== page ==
The plates helped reduce the distance my knee traveled, and eventually, I began to feel more stable and had more control over my movements.
I added some weights
By day three, I felt noticeably more competent, which was surprising because good balance isn’t my forte.
With the basic movement pattern somewhat locked down, I added a set of light dumbbells to the skater squats, lifting them into a frontal raise as I lowered into the squat. Immediately, this switched on my shoulder muscles and arms, but I also felt my core working harder to keep me upright.
Despite this, I found it easier to balance with the counterweight of the dumbbells and continued this way for the rest of the challenge.
My legs felt torched
The goal of the skater squat is to torch the legs — job done. I came away from this one with charged-up and achy glutes and quads. Although my hamstrings felt active, they escaped a beating.
The move helps develop explosive power by working one side of the body at a time, focusing on the two largest and most powerful muscles — the glutes and quads — while activating the upper body. As you strengthen the muscles surrounding the knee joint, you should notice improvements to knee stability, too.
I did 50 skater squats every day for one week — verdict
The skater squat challenge reminded me of when I attempted 90 pistol squats every day for one week in a recent challenge. In fact, it's a bridging exercise used for people building toward pistol squats because it requires less flexibility and it's slightly easier to balance.
My legs hurt, my fragile ego hurt even more and I had learned a few things worth knowing about my body. Drawing some comparisons with that challenge, in both cases, I found the move much easier to do by the end of the week. It took less preparation to find my flow with the skater squat.
It’s no shock that I hadn’t sculpted lean and rippled leg muscles to rival a bodybuilder in those short seven days, but my legs certainly felt stronger, I noticed less tightness in my ankles and my balance had definitely improved. Regular practice has that effect.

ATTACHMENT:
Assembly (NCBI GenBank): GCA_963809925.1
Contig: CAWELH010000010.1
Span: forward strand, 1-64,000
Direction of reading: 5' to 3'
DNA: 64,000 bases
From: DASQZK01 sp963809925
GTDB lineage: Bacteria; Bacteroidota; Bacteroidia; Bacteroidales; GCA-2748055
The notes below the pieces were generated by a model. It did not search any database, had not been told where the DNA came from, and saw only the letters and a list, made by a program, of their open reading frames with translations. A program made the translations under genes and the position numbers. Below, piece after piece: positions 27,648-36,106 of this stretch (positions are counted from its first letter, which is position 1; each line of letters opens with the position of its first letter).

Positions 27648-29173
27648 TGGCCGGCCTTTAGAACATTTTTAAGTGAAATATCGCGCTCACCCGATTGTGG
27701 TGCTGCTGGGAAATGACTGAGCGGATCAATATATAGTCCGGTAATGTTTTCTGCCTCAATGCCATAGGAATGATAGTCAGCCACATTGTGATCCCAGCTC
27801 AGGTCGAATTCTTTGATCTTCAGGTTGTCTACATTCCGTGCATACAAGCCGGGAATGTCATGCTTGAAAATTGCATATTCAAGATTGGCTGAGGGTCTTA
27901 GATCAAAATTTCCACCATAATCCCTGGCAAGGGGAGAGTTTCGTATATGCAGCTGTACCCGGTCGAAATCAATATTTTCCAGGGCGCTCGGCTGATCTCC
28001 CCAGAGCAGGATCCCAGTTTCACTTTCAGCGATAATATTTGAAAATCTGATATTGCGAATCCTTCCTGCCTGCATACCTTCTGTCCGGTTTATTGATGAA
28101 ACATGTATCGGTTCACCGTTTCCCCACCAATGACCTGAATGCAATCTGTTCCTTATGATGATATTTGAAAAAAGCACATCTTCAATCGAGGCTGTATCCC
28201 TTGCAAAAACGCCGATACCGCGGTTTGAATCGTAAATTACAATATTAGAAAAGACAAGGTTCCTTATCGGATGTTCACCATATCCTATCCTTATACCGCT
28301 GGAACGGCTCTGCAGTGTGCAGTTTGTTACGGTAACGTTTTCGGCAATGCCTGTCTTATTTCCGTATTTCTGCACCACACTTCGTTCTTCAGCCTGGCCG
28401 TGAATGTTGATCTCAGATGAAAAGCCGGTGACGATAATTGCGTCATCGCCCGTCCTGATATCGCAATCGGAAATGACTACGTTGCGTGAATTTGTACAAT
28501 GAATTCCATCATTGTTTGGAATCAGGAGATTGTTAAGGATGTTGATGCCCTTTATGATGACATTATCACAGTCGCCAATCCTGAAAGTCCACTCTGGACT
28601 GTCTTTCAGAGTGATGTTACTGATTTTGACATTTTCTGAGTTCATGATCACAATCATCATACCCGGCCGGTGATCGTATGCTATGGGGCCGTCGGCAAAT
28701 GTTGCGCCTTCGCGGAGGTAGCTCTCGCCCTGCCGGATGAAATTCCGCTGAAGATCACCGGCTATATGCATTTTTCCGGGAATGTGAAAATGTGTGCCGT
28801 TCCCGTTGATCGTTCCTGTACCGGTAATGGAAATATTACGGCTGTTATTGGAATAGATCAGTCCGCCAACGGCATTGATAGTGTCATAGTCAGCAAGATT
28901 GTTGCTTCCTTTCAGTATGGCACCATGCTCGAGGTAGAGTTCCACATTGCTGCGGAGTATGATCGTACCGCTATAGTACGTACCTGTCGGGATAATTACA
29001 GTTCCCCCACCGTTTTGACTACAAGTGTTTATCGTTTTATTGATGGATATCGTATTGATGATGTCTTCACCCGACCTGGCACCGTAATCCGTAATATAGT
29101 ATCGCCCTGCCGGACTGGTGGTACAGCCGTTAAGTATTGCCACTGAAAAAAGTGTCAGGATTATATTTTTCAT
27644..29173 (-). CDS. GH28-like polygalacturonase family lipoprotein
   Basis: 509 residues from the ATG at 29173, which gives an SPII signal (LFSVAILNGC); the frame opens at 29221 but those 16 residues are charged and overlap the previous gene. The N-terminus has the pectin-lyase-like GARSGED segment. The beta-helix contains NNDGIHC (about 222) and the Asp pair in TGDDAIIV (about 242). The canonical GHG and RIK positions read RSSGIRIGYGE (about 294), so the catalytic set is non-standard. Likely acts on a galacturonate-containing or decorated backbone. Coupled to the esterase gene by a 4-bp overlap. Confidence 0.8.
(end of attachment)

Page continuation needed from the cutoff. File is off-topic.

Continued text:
There’s another good reason to add unilateral exercises to your strength training programs. Single-sided moves help reduce muscular imbalances caused by favoring your dominant side — mine is the right side, and I found it considerably harder to do skater squats using my left leg.
A growing body of research shows that isolating this way can address these imbalances and strengthen the weaker muscles in the body. I can reach the ground with my knee, but my next goal is to increase weight of the dumbbells. Wish me luck.
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Sam Hopes is a level III fitness trainer, level II reiki practitioner, and senior fitness writer at Future PLC, the publisher of Tom's Guide. She is also about to undertake her Yoga For Athletes training course. Having trained to work with mind and body, Sam is a big advocate of using mindfulness techniques in sport and fitness, and their impact on performance. She’s also passionate about the fundamentals of training and building sustainable training methods. When she's not writing up her experiences with the latest fitness tech and workouts, you’ll find her writing about nutrition, sleep, recovery, and wellness.